First Night: Chapter 22

First Night: The Conflict Between Hope and Cynicism

First Night - book coverStory by Dr. Lee Brazil

Foreword and Epilogue by:

Benjamin Brazil-Woodfords

Written by Ron Breazeale, Ph.D.

All Rights Reserved

Chapter Twenty-two


Abandoned Military Base


December 22, 2019, 7:30 A.M.


I call to remembrance my song in the night.

~ Psalms 77:6


Lee woke a number of times in the night, confused as to where he was. At one point, he was convinced he was still on the plane bound for Bermuda, that he had fallen asleep, as Dr. Wagner droned on about his ungrateful patients and the “agency.” Finally, exhaustion had its way, and he fell into a deep sleep.

He woke early. At least he thought it was early. By his internal clock it was, and his head was filled with the words from a hymn. “Draw the circle wider, draw it wider still . . . no one stands alone.”

Lee lay back and tried to remember the dream that he had had. It came to him very clearly. He had dreamed of his old friend, Griff, who had hired Lee and brought him to Maine so many years ago. Griff became a lifelong friend. He had encouraged Lee and Liz to adopt. He had been there for Lee when he returned from detention in Boston. Griff was one of the few people Lee had confided in about his problems with alcohol.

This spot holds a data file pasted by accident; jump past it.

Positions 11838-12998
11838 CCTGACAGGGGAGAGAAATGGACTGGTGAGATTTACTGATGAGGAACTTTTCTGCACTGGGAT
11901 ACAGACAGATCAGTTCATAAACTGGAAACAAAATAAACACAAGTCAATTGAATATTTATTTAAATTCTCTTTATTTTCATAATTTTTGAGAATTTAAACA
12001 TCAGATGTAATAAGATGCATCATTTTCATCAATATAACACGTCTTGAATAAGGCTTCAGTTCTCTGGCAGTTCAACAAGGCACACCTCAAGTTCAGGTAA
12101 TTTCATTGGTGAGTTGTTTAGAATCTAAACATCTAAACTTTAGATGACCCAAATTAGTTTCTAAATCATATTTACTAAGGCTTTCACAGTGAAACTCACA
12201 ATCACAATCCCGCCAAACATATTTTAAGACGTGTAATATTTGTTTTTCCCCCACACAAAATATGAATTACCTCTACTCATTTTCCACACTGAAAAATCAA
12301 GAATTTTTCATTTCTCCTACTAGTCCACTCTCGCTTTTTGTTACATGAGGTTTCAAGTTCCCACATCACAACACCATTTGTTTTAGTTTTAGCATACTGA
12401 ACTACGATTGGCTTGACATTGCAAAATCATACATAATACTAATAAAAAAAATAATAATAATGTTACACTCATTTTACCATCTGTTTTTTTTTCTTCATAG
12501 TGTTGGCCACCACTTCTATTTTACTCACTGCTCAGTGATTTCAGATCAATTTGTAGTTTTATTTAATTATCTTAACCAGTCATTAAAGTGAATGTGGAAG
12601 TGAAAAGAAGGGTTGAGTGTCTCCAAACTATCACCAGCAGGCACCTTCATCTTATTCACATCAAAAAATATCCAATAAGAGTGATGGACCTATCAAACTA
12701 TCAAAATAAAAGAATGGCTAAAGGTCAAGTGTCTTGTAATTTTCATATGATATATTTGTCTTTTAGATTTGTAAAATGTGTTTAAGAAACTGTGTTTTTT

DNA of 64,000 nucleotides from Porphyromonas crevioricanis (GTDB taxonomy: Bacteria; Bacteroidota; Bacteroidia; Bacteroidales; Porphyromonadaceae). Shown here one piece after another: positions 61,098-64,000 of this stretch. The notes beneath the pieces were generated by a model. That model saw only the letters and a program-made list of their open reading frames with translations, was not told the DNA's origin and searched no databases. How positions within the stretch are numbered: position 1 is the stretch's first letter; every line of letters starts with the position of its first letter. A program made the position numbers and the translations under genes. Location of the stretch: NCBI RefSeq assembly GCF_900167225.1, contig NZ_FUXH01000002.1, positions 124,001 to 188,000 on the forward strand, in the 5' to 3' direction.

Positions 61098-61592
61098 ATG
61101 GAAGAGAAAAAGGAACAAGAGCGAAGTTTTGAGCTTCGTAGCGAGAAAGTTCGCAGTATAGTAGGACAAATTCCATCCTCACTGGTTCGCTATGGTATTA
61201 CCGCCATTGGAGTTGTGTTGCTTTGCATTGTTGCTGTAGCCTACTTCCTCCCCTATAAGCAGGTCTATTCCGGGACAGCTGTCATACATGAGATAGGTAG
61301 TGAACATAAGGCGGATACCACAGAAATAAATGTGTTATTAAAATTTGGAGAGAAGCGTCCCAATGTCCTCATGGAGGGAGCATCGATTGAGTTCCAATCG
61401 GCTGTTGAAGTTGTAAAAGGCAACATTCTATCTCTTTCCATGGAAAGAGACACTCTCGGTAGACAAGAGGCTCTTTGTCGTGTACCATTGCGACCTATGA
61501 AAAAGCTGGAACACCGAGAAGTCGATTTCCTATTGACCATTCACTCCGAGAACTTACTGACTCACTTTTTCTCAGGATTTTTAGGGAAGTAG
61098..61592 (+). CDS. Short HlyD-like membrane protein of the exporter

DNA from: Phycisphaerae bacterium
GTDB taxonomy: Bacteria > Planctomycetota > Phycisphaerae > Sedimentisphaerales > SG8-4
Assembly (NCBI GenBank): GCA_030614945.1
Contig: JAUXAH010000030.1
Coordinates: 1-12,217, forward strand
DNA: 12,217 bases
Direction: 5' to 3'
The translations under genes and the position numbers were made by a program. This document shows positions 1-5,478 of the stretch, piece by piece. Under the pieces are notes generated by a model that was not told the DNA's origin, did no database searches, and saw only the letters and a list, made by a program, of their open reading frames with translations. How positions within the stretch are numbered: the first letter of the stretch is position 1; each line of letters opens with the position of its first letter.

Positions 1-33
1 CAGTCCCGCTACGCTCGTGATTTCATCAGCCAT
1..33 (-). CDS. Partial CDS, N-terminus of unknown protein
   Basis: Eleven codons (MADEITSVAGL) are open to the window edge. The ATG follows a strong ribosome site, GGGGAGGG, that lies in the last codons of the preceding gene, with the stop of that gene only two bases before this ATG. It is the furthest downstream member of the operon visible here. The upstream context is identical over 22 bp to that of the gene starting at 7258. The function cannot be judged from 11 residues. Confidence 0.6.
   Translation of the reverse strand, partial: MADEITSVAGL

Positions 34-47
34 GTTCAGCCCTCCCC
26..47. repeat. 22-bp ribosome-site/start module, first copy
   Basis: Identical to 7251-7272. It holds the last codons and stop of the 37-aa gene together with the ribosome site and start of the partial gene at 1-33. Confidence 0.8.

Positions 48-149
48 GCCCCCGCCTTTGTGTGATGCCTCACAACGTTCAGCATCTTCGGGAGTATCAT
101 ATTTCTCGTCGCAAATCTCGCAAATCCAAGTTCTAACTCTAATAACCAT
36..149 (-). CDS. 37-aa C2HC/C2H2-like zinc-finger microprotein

In the dream, Griff was trying to tell Lee something. From the expression on Griff’s face, it must have been something important. Lee could understand the words, “You must understand.”  But the rest was drowned out by the sound of static, the kind you would hear on an old television.

Lee had not seen Griff for about three years. No one had. Griff had taken his lobster yacht, as he called it, on a trip down the coast. He had disappeared somewhere near Cape Hatteras. His body was never found, nor was any wreckage from the boat. Lee sighed and took a deep breath. It was nice having him back, even if only in a dream.

Lee tried to look around the room. It was dark and cold. He fumbled for his watch, the one his daughter had given him. He found it. but could not read it. The only light came from the configuration of lights and symbols on the display panels that Lee had watched David manipulate until Lee could no longer hold his eyes open. Lee folded back the blanket he had covered himself with and slowly swung his legs around to the edge of the bed. He rubbed his eyes, placed his feet quietly on the concrete floor and stood up.